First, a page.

The book is a study in contrasts and does an excellent job capturing the juxtaposition of fractious, self-serving British tuatha versus the necessity to unite to throw off the bittersweet yoke of imperial occupation. It captures the flavor of the old gods (and their relationships to the various tuathas) versus the new god. It also explores the dichotomy of sustainable, guerrilla warfare versus the more "honorable" method of head-to-head battle.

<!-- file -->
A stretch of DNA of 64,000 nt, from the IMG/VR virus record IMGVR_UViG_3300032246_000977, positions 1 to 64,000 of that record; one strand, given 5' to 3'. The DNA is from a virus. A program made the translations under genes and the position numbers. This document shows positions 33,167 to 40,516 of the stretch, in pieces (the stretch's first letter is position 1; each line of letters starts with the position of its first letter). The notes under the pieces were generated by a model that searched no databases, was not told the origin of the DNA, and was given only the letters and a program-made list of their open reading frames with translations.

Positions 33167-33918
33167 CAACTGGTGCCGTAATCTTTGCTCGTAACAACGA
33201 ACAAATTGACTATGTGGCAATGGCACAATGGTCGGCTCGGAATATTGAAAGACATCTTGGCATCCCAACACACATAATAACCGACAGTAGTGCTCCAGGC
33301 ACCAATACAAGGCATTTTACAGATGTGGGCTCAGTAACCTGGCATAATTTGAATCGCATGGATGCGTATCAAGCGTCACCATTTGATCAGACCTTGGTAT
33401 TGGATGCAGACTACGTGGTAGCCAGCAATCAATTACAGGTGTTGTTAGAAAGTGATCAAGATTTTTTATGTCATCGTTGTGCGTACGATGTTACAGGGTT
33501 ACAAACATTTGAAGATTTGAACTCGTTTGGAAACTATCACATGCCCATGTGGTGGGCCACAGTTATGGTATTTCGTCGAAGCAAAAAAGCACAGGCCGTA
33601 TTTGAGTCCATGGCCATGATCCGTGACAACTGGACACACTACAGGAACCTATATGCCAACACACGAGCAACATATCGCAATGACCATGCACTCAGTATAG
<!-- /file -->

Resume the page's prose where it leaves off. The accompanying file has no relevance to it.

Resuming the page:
I have to admit, some of the reviews are correct in that it takes a while to get going. Like 150 pages or so. Once Rome invades though, the book gets rolling and (for the most part) doesn't stop. It's a bit more psychological than martial, and a more assertive editor could have whittled it down a bit (it's nearly 700 pages), but it's a fascinating take on the period and highly recommended for those interested in the Roman occupation of Britain.